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Review: Taking Chances, by Molly Keane


Pages: 272

Original date of publication: 1929

My edition: 1988 (Virago)

Why I decided to read: I’m in the process of reading everything by Molly Keane and this one seemed to fit my mood.

How I acquired my copy: Ebay, August 2010

After reading The Rising Tide, I’m now on a mission to read everything by Molly Keane (who wrote under the pseudonym MJ Farrell). Taking Chances is one of her earlier books, published as MJ Farrell, and is the story of three siblings: Roguey, Maeve, and Jer, although the story is told with Jer’s sensibility. The story opens with Maeve’s marriage to Rowley, a neighboring landowner, and the arrival of Maeve’s bridesmaid, Mary, from London. The women are as different as different could be, and Rowley and Mary are instantly attracted to one another.

Taking Chances is another really good one from Molly Keane. Her books usually feature great, sprawling piles in the Irish countryside, and her characters are very much in to hunting and horses (Molly Keane was born into “a rather serious Hunting and Fishing Church-going family,” so it makes sense that so many of her novels should be focused on this theme). Taking Chances does indeed center around a family estate, Sorristown, of which Roguey is the master. He and his siblings are very tightly knit, and so the intrusion of Rowley and Mary and their love affair makes for an interesting complication in the siblings’ relationships with each other.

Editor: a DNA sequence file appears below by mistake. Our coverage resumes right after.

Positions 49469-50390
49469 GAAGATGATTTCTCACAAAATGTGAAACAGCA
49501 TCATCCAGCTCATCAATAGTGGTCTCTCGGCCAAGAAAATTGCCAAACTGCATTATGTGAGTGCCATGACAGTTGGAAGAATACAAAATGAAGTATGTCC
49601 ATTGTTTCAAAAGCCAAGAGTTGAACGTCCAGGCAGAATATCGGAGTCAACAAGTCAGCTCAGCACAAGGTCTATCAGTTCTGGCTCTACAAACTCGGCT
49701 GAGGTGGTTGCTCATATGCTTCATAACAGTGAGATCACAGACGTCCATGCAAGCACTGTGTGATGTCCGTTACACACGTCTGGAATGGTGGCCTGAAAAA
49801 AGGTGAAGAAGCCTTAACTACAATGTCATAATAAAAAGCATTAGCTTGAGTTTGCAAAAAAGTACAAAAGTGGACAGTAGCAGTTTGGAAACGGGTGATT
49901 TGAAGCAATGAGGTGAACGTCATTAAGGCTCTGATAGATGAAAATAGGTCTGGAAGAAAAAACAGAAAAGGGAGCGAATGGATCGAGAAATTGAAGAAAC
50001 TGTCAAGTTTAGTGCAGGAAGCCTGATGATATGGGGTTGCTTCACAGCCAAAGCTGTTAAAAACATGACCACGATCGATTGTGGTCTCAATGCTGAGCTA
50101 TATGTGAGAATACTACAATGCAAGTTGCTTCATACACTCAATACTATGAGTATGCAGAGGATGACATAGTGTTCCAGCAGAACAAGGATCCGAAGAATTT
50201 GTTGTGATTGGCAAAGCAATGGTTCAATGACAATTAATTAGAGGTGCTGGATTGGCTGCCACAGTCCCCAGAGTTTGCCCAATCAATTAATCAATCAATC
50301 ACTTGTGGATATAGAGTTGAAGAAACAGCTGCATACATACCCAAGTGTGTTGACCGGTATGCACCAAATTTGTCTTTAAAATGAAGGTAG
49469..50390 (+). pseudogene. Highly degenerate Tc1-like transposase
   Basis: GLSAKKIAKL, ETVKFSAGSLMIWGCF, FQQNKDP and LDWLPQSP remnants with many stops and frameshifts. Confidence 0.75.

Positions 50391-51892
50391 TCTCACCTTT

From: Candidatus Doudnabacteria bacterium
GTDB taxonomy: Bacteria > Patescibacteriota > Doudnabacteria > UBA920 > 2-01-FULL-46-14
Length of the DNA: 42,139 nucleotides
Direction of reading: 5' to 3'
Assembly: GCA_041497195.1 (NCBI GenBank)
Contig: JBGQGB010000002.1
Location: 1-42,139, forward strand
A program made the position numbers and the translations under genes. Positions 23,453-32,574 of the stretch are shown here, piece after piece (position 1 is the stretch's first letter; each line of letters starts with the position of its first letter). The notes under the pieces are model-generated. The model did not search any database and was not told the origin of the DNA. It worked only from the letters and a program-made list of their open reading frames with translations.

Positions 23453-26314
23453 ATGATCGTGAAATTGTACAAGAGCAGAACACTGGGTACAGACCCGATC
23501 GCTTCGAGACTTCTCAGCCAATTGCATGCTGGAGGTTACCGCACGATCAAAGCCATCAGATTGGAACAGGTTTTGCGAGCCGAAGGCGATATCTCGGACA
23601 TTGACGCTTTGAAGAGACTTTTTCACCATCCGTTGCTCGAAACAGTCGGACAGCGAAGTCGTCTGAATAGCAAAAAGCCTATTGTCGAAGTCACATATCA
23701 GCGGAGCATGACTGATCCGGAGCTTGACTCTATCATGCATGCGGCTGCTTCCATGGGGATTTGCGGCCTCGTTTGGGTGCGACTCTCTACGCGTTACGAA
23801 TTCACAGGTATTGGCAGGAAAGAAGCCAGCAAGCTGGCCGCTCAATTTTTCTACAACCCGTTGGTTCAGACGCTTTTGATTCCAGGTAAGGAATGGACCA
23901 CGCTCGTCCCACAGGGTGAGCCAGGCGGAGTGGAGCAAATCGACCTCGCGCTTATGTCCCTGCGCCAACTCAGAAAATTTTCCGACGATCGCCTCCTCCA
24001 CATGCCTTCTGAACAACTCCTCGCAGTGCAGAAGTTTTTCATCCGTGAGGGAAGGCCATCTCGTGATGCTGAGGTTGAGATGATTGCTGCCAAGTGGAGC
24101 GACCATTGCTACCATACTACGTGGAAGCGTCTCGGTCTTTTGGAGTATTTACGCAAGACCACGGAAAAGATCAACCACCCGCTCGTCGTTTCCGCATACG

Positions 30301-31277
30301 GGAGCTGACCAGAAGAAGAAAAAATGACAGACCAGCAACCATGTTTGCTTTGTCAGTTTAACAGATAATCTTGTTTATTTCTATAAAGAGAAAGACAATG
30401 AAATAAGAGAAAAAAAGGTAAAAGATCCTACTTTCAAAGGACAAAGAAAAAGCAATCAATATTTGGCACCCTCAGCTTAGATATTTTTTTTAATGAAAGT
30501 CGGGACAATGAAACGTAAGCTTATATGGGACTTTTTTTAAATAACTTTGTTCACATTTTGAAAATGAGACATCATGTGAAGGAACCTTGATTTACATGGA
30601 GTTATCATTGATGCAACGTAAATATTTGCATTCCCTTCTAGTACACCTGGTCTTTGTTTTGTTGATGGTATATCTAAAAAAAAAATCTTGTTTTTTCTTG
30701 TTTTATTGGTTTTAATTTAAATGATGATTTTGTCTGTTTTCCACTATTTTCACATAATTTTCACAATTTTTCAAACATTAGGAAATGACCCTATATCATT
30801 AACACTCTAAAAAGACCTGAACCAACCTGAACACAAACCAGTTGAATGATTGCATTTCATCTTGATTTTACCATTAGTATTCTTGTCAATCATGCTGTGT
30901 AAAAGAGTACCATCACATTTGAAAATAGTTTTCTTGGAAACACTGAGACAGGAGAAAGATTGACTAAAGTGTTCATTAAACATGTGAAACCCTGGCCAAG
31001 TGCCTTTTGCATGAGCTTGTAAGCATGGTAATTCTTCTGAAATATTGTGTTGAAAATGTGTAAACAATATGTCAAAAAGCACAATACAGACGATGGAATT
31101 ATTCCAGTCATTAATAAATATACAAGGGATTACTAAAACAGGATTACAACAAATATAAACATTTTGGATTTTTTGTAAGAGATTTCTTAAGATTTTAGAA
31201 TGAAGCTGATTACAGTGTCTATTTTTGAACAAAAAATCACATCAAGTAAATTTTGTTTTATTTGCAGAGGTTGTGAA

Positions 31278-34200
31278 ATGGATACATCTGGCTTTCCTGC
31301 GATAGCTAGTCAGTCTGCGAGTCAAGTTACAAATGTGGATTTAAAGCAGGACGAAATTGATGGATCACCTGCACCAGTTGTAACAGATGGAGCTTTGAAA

I love, love, love the way in which Molly Keane describes her characters’ emotions. As I said before, although the book is mostly about the three siblings, the story is told from Jer’s point of view—Jer, the youngest, with his stammer. It seems as though he’s the only one who knows exactly what’s going on between Mary and Rowley, and I was interested in his reaction to all that goes on. At the same time, I felt very sorry for him—he’s the least strong of the three siblings, but he has to bear the full brunt of everyone’s actions. And poor Meave, too—maybe to be ignorant truly is bliss? Until the end, she’s the only one who’s truly content with the situation. This novel gives its reader a lot to think upon, and it’s because of that that this book is so powerful. It’s too bad that Molly Keane’s books are by and large unknown, because she was truly a fabulous writer.

Comments

Mystica said…
I like family sagas of the era. Maybe something in the style of Pamela Oldfield.

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